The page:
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Lowenfield can only release SoPs, SoRs for “purposes on an election petition”, not Police probe – Nigel Hughes

The Director of Public Prosecutions (DPP), Shalimar Ali-Hack, SC, and the Commissioner of Police Nigel Hoppie have filed an application in the High Court seeking certified copies of the Statements of Polls (SoPs) and Statements of Recount (SoRs) from the March 2020 General and Regional Elections that are lodged with the Registrar of the Supreme Court of Judicature Sueanna Lovell.

The DPP and Top Cop want certified copies of the SoPs and SoRs to prosecute the electoral fraud cases against Chief Elections Officer (CEO) Keith Lowenfield, Deputy Chief Elections Officer Roxanne Myers, and Region Four Returning Officer Clairmont Mingo which are pending before the Georgetown Magistrates’ Courts.

Under the Representation of the People Act (RoPA),  Lowenfield is the sole custodian of those documents. Lowenfield has now moved to the Court asking to be added as a party to the case filed by the DPP and Top Cop; he is opposing their application. The matter was heard this afternoon before Chief Justice Roxane George, SC.

And Lowenfield’s lawyer Nigel Hughes is contending that other than for the “purposes of an election petition”, his client has no other authority under the law to release the documents.

“What  stops him [Lowenfield] from producing the documents to the Police?” Justice George asked Hughes, who replied, “the purpose for which he has them is for the purpose for the conduct of the election. He does not have it for any other purpose. If the Police want copies, the CEO can only act as so far as to the powers vested in him under the Representation of the People Act.”

According to Hughes, “…And that means he cannot release the documents. He does not have the jurisdiction to give it to anybody other than for the purpose he has them for.”

After the dismissal of Elections Petition #99 which was filed on behalf of the APNU/AFC by Monica Thomas and Brennan Nurse, the Chief Justice ordered GECOM to lodge the original copies of the SoPs and SoRs with the Registrar of the High Court for safekeeping.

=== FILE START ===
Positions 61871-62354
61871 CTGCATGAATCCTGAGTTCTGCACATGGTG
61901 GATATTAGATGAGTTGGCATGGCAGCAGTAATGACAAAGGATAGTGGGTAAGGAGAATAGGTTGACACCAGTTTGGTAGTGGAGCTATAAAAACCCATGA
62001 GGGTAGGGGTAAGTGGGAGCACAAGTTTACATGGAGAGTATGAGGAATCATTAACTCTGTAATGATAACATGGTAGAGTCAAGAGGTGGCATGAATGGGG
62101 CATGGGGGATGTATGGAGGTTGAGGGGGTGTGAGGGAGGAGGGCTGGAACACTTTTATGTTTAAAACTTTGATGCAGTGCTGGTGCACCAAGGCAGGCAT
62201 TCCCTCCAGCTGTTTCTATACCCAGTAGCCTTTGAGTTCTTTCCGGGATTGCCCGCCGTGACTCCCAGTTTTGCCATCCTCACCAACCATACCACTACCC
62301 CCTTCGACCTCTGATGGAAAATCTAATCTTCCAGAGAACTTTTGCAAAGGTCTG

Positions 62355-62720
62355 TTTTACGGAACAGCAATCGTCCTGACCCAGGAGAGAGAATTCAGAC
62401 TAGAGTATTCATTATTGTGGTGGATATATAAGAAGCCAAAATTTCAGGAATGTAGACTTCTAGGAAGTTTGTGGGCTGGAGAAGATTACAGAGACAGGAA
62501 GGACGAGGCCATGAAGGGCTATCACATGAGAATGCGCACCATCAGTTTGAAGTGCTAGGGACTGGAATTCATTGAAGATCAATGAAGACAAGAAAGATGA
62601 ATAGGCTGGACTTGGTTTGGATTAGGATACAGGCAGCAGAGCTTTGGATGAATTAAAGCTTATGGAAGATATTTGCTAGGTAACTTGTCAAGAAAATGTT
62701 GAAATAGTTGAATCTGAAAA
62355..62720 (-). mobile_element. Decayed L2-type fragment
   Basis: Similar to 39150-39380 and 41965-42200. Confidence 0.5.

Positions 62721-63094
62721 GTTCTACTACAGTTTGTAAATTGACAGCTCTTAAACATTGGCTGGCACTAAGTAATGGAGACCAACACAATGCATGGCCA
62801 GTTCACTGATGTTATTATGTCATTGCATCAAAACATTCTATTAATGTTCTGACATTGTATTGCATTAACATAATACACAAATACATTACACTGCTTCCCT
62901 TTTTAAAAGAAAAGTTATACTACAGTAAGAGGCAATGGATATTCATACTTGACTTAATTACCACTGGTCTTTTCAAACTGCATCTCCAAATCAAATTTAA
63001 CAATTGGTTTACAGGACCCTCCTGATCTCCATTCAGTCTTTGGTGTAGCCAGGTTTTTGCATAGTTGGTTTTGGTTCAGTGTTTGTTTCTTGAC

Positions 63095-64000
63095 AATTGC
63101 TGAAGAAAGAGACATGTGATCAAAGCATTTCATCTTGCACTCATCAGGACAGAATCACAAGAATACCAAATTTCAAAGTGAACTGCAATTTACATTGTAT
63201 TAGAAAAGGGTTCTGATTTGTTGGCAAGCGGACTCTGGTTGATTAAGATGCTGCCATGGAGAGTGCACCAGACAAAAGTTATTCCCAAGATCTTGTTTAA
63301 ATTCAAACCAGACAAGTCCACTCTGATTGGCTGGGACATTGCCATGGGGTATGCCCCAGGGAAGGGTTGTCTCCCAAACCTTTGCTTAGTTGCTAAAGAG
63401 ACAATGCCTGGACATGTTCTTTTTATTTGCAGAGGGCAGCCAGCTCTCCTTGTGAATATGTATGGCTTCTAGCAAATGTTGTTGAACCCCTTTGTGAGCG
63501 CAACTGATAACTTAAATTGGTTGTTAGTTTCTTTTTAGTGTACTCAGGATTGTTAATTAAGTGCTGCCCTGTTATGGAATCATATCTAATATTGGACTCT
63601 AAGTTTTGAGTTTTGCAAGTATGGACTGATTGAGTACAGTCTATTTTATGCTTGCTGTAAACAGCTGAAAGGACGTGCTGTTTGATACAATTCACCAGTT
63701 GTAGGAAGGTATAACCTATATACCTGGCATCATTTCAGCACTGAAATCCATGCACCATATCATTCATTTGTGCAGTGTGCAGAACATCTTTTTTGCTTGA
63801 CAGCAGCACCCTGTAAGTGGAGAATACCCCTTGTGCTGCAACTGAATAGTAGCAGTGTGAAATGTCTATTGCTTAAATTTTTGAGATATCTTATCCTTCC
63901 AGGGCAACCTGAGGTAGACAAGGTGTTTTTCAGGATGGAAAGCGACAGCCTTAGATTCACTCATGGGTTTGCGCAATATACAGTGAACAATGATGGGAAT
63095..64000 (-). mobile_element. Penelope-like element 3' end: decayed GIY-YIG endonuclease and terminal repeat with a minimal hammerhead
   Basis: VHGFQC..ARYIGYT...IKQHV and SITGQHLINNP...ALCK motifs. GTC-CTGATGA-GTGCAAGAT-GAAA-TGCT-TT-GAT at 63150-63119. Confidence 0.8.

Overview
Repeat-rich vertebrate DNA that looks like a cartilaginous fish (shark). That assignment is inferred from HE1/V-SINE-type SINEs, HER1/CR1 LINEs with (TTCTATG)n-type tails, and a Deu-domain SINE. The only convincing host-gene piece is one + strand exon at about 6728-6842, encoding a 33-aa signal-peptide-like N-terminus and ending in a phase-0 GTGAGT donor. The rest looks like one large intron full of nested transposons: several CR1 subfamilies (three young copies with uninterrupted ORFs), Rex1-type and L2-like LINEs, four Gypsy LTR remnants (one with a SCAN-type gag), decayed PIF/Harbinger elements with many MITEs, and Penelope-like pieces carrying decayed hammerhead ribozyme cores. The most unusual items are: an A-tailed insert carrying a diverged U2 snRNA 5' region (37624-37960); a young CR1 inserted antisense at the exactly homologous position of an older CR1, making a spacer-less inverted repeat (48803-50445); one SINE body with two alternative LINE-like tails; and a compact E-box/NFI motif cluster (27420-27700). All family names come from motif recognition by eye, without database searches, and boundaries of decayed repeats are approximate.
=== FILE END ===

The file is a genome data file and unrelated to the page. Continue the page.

Moreover, Hughes submitted that as a consequence of that order, Lowenfield has been divested of any legal jurisdiction over the SoPs and SoRs. Against this backdrop, Hughes argued that the application filed by the DPP and Commissioner of Police is misconceived.

“This application is misconceived. GECOM does not have custody of these documents. The registrar is the court. And unless the Attorney General is representing the Court, he would not be a proper party [to these proceedings].”

But the Chief Justice asked Hughes why would the application be misconceived when the Police requested the documents from the registrar who told them that she had no difficulty handing over the documents but would need a court order to do so.

Hughes told the Chief Justice, “You have clarified that the court has lawful possession of these documents. So, the court is the legal body that has possession of the documents.  The CEO has been divested of any legal jurisdiction over these documents…”

Section 141 of RoPA states, “In any indictment, information or complaint for an offence in relation to ballot boxes, ballot papers, and other election material, the property in them may be stated to be in the Chief Election Officer. Given the context of this provision, the Chief Justice asked Hughes whether the CEO can release the SoPs and SoRs to the Police.

“I suppose… [Lowenfield] would first have to be a respondent to advance full arguments,” the lawyer replied. The Chief Justice will deliver her ruling on whether Lowenfield will be added as a party in this case on May 27, 2021, at 9:15 hrs.

The Commissioner of Police and the Director of Public Prosecutions submit that the certified copies of the SoPs and SoRs are relevant to prove the commission of the offence against Lowenfield,  Mingo, and Myers.

According to the DPP, there is no restriction to the Police obtaining copies of the SoPs and SoRs since  pursuant to the RoPA, they are public records for which there is no restriction such as privacy, privilege, or secrecy.

“By the common law and statute, namely Section 50 of the Criminal Law (Procedure) Act, the Commissioner of Police and any member of the Police Force have the lawful right to collect and recover all documents and property which are relevant to the investigation and prosecution of any criminal offence,” Ali-Hack submitted.

According to the DPP, unofficial copies of the SoPs are in the public domain.

Ali-Hack noted that the original documents will confirm and show that certain numbers of cast votes were recorded on those documents and that together with other evidence will show that Lowenfield, Myers, and Mingo deliberately ignored those recorded figures and made false declarations in furtherance of their conspiracy.